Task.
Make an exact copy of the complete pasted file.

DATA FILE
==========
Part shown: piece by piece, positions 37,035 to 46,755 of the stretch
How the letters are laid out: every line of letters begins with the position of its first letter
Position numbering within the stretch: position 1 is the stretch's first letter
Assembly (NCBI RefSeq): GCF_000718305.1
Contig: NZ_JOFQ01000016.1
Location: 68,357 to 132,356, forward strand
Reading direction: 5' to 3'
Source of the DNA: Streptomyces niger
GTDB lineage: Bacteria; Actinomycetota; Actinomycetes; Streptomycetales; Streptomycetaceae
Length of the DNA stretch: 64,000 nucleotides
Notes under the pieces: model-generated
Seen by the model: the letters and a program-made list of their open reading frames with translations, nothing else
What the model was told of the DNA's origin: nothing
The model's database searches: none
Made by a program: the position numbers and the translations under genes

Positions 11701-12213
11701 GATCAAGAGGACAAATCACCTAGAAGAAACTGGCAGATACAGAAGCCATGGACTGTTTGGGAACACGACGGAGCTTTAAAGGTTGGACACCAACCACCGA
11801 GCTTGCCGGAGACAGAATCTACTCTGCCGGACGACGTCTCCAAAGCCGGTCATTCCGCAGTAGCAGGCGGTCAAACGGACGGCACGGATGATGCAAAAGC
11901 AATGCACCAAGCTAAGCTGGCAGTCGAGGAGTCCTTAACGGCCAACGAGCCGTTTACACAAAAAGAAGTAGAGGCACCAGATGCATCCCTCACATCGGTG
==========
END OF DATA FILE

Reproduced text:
Part shown: piece by piece, positions 37,035 to 46,755 of the stretch
How the letters are laid out: every line of letters begins with the position of its first letter
Position numbering within the stretch: position 1 is the stretch's first letter
Assembly (NCBI RefSeq): GCF_000718305.1
Contig: NZ_JOFQ01000016.1
Location: 68,357 to 132,356, forward strand
Reading direction: 5' to 3'
Source of the DNA: Streptomyces niger
GTDB lineage: Bacteria; Actinomycetota; Actinomycetes; Streptomycetales; Streptomycetaceae
Length of the DNA stretch: 64,000 nucleotides
Notes under the pieces: model-generated
Seen by the model: the letters and a program-made list of their open reading frames with translations, nothing else
What the model was told of the DNA's origin: nothing
The model's database searches: none
Made by a program: the position numbers and the translations under genes

Positions 11701-12213
11701 GATCAAGAGGACAAATCACCTAGAAGAAACTGGCAGATACAGAAGCCATGGACTGTTTGGGAACACGACGGAGCTTTAAAGGTTGGACACCAACCACCGA
11801 GCTTGCCGGAGACAGAATCTACTCTGCCGGACGACGTCTCCAAAGCCGGTCATTCCGCAGTAGCAGGCGGTCAAACGGACGGCACGGATGATGCAAAAGC
11901 AATGCACCAAGCTAAGCTGGCAGTCGAGGAGTCCTTAACGGCCAACGAGCCGTTTACACAAAAAGAAGTAGAGGCACCAGATGCATCCCTCACATCGGTG